4. Group study
Get some classmates together and study. Each person will be able to bring something to the table to help remember things.
For example, I remembered Epinephrine dosages by making the rhyme “Green is teen” because EpiPen Junior is for small children and has a green lid and a dosage of 0.15mg. For the adult dosage, I know that doubles, so 0.3mg.
Finding simple things like that to help you remember drug dosages will make a huge difference.
5. Most importantly, relax!
The National Registry exam is challenging, but don’t overthink it. Overthinking things in this field can be the difference between life and death. The same thing applies to second guessing yourself on the exam. Your gut instinct is almost always right, so the more you think about it and second guess yourself, the more likely you are to make an error.
What to do on test day
1. Once again, relax.
It’s just a test. If you fail, do it again. If you give up, I promise you will never pass. Take a deep breath and go in with nothing else on your mind except passing.
2. KISS… Keep It Simple Stupid.
Read the question, think of the answer in your head, and then pick the most appropriate answer on the list. If you start by looking at the answers first before thinking of the correct answer in your head, you’ll start second guessing yourself and set yourself up for failure.
Keep it simple, read the question, say the answer, pick the closest one to your answer.
3. Stay confident.
If you go into the testing site scared and worried, you will not do well. Go in with a positive mindset and focus on the task at hand. Remember, it’s just a test. You’ve taken dozens of tests before; this is no different.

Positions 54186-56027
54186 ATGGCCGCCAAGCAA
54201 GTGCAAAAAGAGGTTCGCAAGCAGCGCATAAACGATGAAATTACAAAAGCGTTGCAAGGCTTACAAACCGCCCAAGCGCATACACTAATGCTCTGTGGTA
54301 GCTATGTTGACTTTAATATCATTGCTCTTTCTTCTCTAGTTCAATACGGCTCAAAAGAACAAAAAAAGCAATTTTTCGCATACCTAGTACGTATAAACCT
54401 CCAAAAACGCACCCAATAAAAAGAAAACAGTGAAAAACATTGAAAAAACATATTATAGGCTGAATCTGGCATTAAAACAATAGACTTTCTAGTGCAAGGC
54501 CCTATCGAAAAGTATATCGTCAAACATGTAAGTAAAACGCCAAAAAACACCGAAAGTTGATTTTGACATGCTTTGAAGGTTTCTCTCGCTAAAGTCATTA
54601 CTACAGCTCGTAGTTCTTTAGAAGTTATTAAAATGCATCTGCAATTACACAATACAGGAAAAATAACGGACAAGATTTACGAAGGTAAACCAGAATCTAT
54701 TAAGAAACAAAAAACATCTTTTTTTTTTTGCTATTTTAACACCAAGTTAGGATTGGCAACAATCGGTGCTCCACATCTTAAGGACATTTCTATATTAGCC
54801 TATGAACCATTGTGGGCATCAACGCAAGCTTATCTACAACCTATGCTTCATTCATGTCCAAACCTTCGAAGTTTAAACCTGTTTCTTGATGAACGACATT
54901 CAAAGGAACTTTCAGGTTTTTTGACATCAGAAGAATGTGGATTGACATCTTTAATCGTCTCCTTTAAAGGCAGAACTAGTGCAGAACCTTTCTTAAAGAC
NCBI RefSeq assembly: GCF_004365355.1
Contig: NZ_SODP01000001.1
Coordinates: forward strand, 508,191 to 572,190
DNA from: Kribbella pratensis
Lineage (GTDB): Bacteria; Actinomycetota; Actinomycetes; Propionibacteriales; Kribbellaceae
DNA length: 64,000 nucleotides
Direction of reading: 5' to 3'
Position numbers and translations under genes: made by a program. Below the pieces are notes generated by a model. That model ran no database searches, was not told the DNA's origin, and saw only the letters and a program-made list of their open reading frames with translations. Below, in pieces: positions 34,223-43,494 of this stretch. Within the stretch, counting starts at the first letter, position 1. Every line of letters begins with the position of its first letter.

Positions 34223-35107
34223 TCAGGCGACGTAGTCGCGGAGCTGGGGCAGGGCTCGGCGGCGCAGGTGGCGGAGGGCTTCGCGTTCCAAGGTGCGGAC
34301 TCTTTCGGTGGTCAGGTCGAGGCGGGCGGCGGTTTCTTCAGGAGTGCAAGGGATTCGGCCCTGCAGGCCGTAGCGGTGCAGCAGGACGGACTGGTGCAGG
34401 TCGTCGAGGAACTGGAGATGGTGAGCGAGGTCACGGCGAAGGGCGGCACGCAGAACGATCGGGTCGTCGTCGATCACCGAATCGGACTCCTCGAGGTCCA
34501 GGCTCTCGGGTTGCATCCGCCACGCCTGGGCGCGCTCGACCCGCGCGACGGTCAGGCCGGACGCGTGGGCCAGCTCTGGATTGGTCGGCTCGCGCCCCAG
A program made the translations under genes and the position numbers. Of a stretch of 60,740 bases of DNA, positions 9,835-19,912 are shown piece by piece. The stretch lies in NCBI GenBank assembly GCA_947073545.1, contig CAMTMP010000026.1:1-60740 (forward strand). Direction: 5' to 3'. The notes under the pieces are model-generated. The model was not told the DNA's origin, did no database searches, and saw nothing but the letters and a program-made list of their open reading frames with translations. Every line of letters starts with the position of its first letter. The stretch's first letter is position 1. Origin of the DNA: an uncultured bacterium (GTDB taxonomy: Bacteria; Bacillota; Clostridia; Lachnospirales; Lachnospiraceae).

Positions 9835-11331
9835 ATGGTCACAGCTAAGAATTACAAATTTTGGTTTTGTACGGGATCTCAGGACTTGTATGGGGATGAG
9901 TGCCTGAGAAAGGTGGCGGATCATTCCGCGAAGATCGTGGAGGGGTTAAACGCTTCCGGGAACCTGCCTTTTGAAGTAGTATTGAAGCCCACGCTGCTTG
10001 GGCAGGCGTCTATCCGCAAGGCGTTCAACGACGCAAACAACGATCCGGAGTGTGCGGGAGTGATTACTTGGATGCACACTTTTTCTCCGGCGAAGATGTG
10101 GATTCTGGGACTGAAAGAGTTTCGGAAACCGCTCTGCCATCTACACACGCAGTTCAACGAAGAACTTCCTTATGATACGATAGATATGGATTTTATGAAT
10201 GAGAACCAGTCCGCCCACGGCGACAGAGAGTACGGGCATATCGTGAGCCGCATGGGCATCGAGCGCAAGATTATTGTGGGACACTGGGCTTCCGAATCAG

Congratulations, you passed – now what?
Your hard work has finally paid off. You received the email from the National Registry with that beautiful blue and white card. All that’s left now is to apply for a job you want and start working.
A lot of states still do not require you to have the National Registry certification. If you are in one of these states, having your National Registry will be a good negotiating point for your salary. It means you have taken another step further in your career and not only know your state’s protocols, but you can also work on the national level.
Being an EMT is one of the most underrated jobs out there. You will be referred to as an “ambulance driver,” and a lot of people may think you have very limited knowledge or skills.
Even in the hospital setting, some nurses will think all you do is drive, even though you are adept at adjusting the tidal volume, PEEP, and all of the other settings on a ventilator so that you and your paramedic partner can transfer the patient to a higher level.
The important thing is to just let it go. No one will understand your job until they do it. People like you and I are a special breed who can consistently see things and do things on a daily basis without it really bothering us.
This is where your career begins. A lot of EMT’s go on to become paramedics, then enroll in a bridge class to become an RN. Some even go further and go from RN’s to Physician Assistants.
I have one friend who went from being an EMT to a doctor. He started as an EMT years ago and then made the decision to further himself. Today, he’s working in one of the busiest emergency rooms on the east coast as a doctor.
Always keep learning and always further yourself. This is just the beginning of your career.